Section 2 defines various terms in the Amendment, particularly identifying those persons to whom its provisions apply. Id. at § 2. This section, however, does not define "public trust" or "private gain," terms used in the purpose section of the Amendment. The Governor relies on these terms in arguing that the Amendment's gift ban provisions are not overly broad or vague, as Plaintiffs allege, because the provisions must be read in conjunction with the purposes of the Amendment.

As specified in sections 2 and 3, the Amendment covers employees of the legislative and executive branches, as well as public officers, employees of state agencies and public institutions of higher education, independent contractors of the state, and local government officials. Id. at §§ 2-3.1 Subsection 2(6) specifically excludes judicial officers and employees from coverage under the Amendment. Id. at § 2(6).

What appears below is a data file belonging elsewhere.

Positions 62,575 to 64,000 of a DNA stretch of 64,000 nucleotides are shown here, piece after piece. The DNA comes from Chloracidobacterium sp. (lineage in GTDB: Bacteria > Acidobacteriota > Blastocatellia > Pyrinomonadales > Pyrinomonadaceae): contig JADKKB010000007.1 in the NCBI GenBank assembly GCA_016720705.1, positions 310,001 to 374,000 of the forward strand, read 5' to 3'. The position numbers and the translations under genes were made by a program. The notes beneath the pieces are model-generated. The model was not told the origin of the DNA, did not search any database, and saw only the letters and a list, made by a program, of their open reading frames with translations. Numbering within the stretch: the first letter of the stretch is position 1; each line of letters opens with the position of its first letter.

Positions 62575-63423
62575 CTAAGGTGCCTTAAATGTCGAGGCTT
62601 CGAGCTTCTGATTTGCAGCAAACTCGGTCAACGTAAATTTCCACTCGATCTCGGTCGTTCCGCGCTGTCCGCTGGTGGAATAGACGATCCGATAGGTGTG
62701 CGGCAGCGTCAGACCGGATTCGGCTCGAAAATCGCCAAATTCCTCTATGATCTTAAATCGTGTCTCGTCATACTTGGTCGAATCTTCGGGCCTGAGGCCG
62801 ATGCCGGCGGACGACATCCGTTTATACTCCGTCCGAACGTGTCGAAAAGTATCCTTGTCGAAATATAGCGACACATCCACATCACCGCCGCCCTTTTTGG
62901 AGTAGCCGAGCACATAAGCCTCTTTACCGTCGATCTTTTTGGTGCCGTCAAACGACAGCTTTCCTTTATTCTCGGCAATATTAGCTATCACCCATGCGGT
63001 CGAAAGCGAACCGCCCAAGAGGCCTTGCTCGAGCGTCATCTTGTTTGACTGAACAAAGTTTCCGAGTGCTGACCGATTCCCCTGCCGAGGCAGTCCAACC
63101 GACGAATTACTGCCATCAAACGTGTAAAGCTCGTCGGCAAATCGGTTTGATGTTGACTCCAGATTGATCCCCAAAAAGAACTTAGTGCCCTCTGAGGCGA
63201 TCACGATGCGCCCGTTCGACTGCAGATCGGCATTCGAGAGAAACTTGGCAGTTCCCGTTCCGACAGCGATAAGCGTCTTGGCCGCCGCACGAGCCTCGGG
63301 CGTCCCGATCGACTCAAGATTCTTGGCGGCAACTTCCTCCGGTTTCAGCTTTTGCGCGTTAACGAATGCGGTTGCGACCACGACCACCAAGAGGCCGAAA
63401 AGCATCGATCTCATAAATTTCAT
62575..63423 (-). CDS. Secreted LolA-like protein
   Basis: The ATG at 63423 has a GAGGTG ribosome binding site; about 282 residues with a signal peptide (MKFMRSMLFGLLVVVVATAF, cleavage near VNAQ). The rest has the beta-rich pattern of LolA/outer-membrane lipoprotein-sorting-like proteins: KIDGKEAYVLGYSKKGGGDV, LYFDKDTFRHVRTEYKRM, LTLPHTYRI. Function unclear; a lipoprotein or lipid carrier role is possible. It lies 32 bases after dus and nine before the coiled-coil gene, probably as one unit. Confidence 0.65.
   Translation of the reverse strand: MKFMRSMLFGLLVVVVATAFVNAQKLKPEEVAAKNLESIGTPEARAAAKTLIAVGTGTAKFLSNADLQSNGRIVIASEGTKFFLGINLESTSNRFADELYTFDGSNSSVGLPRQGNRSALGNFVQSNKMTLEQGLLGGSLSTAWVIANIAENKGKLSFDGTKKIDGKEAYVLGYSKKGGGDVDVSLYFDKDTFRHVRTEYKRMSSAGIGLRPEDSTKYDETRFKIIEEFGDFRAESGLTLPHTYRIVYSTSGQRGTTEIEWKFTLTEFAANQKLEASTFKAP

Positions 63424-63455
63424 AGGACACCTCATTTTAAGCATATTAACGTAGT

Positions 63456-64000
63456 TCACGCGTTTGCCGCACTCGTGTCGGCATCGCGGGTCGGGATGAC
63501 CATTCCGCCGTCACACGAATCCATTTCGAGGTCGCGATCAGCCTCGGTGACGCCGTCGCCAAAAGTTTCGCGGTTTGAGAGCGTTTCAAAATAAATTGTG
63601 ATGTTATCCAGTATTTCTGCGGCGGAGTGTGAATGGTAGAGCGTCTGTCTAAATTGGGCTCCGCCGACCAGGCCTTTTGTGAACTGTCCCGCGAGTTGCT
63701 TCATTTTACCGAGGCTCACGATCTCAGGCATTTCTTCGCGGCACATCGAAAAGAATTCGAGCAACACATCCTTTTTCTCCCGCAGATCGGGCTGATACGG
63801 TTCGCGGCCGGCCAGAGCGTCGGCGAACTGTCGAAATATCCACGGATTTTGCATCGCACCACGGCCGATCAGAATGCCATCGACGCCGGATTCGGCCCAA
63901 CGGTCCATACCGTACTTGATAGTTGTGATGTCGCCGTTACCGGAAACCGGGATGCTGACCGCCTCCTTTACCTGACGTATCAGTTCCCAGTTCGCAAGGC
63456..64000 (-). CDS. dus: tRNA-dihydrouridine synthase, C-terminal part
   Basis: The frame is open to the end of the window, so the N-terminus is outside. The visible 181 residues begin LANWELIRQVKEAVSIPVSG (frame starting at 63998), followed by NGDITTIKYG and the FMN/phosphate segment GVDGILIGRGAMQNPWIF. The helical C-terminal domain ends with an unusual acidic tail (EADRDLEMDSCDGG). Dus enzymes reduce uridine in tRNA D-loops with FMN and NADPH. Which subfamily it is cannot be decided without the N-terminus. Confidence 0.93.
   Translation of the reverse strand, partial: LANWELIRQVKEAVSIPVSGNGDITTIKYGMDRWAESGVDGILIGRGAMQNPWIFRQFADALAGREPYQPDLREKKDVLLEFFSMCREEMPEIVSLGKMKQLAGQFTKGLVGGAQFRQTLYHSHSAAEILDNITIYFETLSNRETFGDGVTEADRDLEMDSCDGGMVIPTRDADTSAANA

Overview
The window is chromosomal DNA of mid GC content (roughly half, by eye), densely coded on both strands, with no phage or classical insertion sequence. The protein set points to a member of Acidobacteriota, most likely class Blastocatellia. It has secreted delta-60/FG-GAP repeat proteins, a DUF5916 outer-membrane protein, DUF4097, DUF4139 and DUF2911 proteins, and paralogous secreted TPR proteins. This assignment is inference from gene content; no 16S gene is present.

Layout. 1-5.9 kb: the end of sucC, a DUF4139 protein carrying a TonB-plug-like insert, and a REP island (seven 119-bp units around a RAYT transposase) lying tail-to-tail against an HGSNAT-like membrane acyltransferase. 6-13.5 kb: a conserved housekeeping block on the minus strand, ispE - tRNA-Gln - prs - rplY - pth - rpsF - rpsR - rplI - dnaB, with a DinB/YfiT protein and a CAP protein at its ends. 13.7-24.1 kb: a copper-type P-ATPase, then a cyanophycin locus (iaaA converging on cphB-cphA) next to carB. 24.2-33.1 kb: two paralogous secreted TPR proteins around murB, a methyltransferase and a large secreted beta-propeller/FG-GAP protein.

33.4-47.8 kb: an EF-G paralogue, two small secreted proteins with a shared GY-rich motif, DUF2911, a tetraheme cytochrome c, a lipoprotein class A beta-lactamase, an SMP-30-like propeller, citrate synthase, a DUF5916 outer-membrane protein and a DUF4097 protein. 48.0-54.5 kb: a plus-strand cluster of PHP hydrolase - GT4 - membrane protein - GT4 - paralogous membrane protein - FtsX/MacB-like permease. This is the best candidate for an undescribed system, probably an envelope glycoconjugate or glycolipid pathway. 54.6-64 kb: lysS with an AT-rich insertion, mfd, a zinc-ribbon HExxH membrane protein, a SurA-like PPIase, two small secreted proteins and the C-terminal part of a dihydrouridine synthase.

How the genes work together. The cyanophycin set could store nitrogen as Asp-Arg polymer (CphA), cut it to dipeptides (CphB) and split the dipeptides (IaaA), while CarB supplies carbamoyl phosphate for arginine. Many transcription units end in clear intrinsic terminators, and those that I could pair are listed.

Section 3 of Amendment 41 is at the heart of this constitutional challenge. This section establishes two distinct gift bans: the "fifty-dollar ban" and the "zero-dollar ban." The fifty-dollar ban provides that covered government officials and employees may not:

either directly or indirectly as the beneficiary of a gift or thing of value given to such person's spouse or dependent child . . . solicit, accept, or receive any gift or other thing of value having either a fair market value or aggregate actual cost greater than fifty dollars ($50) in any calendar year . . . from a person, without the person receiving lawful consideration of equal or greater value in return from the [covered employee or official].